- Panthera leo, family Felidae
- Three year-old male lions grow manes that vary in color from black to blond.
- Male lions develop thick woolly manes on the neck and shoulders, signifying maturity.
- For instance, by choosing to hunt at a different place or time, coyotes avoid wolves, cheetahs avoid lions, and leopards avoid tigers.
- This design is blazoned as ‘Gules, three lions passant guardant in pale Or,’ and it is still the coat of arms of England today.
- I needn't see the heraldic lion on his clothes' front to know where he came from.
- He wanted a unique way to show his support for England and so he had the three lions emblem and St George's cross engraved on his false teeth.
- Maybe just the act of posting a novel in a forum where bored Babus can read it and slam it will be enough to awaken the sleeping literary lion in aspiring novelists.
- Even bigger if you add that he's working with a major publisher and that literary lion Kurt Vonnegut calls the book ‘… nothing less than the soul of an extremely interesting human being at war…‘
- Endre Farkas' invitation to celebrate literary lion Pablo Neruda's 100th birthday inspired a series of performative prose-poem vignettes, Proem Cards From Chile.
- But the former Wasps centre is not about to embark on a playing career in Australia - he has won a national competition to follow the British Lions rugby union team on tour.
- A sensation in union with his hat-trick of tries against a 1955 British Lions rugby union side, he delighted the crowds at Knowsley Road for 10 years in the 1950s and 1960s.
- ‘Rob is a great player and it says everything that he was the first choice scrum-half on two British Lions ' tours only for injury to get in the way,’ he said.
the lion's den
- A demanding, intimidating, or unpleasant place or situation: he marched reluctantly into the lion’s den to address the charity galaMore example sentences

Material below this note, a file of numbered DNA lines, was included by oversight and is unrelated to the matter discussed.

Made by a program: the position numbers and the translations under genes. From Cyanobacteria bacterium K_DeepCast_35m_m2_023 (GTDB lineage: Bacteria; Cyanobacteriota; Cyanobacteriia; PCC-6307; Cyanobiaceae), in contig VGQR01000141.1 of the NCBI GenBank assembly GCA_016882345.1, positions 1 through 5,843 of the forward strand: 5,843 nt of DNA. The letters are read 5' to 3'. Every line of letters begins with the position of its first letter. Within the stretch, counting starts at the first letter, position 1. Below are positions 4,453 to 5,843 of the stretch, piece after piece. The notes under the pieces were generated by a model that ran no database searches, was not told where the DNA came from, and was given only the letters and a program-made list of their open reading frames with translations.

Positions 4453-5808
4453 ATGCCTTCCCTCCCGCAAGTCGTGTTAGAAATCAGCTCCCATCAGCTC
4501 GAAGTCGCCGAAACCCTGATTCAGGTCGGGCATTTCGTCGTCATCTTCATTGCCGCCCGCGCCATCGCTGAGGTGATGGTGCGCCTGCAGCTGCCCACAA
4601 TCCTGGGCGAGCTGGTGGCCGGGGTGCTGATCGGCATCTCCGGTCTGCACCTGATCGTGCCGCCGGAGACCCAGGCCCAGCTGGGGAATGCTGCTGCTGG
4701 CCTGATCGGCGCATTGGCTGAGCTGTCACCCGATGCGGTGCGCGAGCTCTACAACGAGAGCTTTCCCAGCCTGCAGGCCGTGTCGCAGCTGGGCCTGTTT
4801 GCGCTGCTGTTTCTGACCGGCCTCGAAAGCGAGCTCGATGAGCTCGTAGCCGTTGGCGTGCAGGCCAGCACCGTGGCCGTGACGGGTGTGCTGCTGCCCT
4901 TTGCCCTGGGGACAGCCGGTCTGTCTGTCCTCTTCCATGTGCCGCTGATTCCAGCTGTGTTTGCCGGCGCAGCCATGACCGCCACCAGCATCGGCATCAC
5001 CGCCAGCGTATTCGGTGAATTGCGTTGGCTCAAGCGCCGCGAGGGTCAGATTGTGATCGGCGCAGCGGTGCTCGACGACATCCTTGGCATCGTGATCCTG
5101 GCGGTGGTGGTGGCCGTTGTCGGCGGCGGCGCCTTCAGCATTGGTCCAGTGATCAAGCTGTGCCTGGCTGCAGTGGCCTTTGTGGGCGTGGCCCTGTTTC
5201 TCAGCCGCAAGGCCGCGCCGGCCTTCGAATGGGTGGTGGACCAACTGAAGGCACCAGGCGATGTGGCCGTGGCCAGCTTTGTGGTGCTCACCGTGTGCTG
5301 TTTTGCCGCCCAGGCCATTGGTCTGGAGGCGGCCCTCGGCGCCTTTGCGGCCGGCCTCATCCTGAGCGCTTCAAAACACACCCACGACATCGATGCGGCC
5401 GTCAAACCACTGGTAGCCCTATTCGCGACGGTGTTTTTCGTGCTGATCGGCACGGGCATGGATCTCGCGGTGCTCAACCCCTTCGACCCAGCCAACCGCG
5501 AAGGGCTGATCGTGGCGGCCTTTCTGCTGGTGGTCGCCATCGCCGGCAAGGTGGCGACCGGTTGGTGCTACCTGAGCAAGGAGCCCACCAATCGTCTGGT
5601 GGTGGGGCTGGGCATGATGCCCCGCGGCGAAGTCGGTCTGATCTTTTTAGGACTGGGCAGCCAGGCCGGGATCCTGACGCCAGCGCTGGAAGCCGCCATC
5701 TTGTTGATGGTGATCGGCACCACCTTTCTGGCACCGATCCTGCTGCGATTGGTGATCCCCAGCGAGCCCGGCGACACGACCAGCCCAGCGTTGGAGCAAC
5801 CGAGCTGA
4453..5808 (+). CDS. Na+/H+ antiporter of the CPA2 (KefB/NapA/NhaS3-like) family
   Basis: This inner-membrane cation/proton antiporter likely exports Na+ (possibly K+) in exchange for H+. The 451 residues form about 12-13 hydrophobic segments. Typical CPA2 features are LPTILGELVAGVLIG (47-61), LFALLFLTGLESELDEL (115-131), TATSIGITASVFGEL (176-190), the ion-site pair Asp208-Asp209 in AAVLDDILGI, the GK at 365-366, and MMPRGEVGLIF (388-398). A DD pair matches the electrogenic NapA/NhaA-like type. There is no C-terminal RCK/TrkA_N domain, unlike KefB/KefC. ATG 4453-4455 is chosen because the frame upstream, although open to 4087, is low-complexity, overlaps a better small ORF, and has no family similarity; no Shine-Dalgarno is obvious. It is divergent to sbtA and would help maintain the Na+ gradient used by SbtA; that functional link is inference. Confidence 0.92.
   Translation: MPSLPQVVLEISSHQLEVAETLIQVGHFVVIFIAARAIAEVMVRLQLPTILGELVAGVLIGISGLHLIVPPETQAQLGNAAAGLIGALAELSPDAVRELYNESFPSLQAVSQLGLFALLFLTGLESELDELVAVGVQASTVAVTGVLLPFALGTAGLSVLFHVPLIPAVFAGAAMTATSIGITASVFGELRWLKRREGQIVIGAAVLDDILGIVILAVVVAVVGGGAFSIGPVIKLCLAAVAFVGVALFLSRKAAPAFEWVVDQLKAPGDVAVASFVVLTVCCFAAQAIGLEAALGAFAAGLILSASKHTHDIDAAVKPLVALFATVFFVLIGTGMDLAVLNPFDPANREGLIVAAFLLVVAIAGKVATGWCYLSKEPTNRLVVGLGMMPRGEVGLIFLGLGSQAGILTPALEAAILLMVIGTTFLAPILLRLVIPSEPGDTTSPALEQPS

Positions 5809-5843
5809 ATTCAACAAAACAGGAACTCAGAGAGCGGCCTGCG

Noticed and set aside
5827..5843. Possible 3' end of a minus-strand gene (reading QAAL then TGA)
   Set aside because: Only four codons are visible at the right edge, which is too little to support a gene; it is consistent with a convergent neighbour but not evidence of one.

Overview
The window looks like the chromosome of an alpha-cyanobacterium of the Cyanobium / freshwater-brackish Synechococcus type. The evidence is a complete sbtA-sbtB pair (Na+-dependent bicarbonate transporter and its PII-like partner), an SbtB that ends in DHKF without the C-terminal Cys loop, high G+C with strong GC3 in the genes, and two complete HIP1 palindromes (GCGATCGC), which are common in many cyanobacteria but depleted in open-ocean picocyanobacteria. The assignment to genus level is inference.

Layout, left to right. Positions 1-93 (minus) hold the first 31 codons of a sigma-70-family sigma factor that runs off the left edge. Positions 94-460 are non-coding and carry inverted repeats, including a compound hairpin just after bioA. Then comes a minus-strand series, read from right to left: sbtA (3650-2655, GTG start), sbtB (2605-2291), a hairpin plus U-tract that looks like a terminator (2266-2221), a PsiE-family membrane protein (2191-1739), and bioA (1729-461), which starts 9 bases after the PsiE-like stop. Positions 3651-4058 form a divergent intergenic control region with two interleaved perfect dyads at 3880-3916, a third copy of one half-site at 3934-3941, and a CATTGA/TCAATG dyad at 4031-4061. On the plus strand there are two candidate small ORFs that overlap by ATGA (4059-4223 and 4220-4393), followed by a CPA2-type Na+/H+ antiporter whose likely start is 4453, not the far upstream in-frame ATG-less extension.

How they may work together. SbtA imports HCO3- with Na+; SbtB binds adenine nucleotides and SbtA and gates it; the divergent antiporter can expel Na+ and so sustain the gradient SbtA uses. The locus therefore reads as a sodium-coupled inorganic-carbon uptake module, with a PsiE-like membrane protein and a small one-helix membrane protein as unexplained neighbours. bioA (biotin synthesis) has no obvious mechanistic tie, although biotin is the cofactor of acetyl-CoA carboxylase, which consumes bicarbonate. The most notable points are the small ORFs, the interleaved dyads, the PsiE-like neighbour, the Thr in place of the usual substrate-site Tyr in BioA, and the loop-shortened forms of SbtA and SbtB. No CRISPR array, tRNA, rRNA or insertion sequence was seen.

- There was never room for doubt that he would not survive in the lion's den of comedy: ‘It's one of those things where you have to be relentless.’
- We know that we are going into the lion's den and we are playing against a side who can score five goals against anybody on any given day.
- I was right in the lion's den as he had about 500 supporters in his home arena.
the lion's share
- British The largest part of something.Example sentences
- And yet it has been the market, not public funding, that has generated the lion's share of successful cultural mixing in the arts.
- It generated more than the lion's share of news headlines this weekend.
- Unfortunately, the United States must share the lion's share of the burden for now.
throw someone to the lions
- Cause someone to be in an extremely dangerous or unpleasant situation.With reference to the throwing of Christians to the lions in Roman timesExample sentences
- Hey, at least we're not throwing them to the lions.
- I am willing to give it a shot by throwing him to the lions and asking him what he prefers afterwards.
- Everyone there reckoned the BBC were throwing him to the lions, but he waltzed through it and has gone from strength to strength ever since.
- Example sentences
- More often than not, that last little bit doesn't get thrown in with lion-like qualities.
- The lion-like predator, which could stand nearly one metre and weighed about 250 kilograms, had a pair of retractable thumb-like claws to disembowel or drag prey up trees.
- Yellow dogs were also more lion-like in appearance.
The lions known in parts of Europe and around the Mediterranean in early times were not African but Asiatic lions, rare animals in the 21st century. The name lion came into English from French, and ultimately from Greek leōn. The Anglo-Saxons had used the Latin form Leo, which was overtaken by lion for the animal, but which is still the name of a constellation and sign of the zodiac.
In ancient Rome lions and other wild beasts provided entertainment in the amphitheatres. Christians and other dissidents were left at their mercy in the arena, a practice behind our phrase to throw someone to the lions. After the terrible slaughter of British soldiers during the First World War, the phrase lions led by donkeys became popular as a way of encapsulating the idea that the men had been brave, but had been let down by their senior officers. It is not clear who first came up with the description, but the French troops defeated by the Prussians in 1871 were described as ‘lions led by packasses’. From medieval times until the opening of London Zoo in the 19th century, the Tower of London contained a menagerie of unusual animals, among which were lions. Not surprisingly, they were a great attraction for visitors to the city, and the phrase to see the lions sprang up with the meaning ‘to see the sights or attractions of a place’. From there a lion became a celebrity or noted person, a sense which gave us lionize, ‘to treat as a celebrity’, in the 1830s. See also beard
Words that rhyme with lionBrian, cyan, Gaian, Geminian, Hawaiian, ion, iron, Ixion, Lyon, Mayan, Narayan, O'Brien, Orion, Paraguayan, prion, Ryan, scion, Uruguayan, Zion
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